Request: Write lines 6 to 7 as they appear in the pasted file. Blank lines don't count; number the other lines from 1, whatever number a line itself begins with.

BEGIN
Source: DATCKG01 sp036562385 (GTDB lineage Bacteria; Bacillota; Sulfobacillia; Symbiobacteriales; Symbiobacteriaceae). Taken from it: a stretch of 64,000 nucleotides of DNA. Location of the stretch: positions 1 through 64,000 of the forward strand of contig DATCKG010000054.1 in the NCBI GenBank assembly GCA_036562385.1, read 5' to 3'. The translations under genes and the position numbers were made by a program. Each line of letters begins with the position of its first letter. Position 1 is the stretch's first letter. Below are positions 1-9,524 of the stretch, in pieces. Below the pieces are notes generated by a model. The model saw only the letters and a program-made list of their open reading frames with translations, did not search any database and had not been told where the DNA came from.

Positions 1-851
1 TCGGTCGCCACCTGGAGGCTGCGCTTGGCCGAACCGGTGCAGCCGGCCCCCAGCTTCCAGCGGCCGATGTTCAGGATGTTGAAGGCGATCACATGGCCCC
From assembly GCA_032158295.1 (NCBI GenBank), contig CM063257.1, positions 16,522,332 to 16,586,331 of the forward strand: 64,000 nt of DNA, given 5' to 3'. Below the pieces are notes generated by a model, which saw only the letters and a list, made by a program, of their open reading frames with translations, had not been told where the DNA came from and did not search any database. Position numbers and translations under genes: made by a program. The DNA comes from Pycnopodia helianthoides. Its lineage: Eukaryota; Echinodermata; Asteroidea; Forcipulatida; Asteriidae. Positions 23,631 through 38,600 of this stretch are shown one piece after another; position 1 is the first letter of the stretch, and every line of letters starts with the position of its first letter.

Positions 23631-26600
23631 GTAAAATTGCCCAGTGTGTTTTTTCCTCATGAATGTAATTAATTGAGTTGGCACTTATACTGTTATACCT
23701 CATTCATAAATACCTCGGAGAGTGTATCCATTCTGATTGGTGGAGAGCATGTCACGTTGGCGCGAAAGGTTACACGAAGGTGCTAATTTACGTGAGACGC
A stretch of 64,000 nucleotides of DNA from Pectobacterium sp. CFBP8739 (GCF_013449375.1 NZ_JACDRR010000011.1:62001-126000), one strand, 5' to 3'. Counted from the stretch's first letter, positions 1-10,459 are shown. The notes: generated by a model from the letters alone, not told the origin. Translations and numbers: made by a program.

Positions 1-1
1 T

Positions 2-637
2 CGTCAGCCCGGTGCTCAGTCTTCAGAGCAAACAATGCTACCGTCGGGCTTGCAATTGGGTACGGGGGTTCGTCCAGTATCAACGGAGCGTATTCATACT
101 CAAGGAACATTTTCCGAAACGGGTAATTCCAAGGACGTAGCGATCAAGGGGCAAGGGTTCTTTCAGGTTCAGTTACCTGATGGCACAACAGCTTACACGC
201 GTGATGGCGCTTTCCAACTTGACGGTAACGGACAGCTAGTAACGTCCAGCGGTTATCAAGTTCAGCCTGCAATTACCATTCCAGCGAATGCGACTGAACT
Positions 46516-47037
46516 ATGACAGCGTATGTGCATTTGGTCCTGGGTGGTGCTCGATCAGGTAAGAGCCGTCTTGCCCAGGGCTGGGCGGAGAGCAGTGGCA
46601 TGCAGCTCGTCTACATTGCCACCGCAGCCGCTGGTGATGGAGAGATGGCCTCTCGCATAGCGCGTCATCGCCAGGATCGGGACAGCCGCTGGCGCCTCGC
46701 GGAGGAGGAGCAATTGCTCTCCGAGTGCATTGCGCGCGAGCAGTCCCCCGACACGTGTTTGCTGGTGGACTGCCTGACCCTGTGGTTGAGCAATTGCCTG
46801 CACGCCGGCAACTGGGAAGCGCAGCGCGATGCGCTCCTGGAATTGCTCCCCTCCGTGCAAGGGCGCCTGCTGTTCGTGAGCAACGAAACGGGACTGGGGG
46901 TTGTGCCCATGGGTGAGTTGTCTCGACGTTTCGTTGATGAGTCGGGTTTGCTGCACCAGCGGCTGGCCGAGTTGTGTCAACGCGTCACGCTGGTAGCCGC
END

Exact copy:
23631 GTAAAATTGCCCAGTGTGTTTTTTCCTCATGAATGTAATTAATTGAGTTGGCACTTATACTGTTATACCT
23701 CATTCATAAATACCTCGGAGAGTGTATCCATTCTGATTGGTGGAGAGCATGTCACGTTGGCGCGAAAGGTTACACGAAGGTGCTAATTTACGTGAGACGC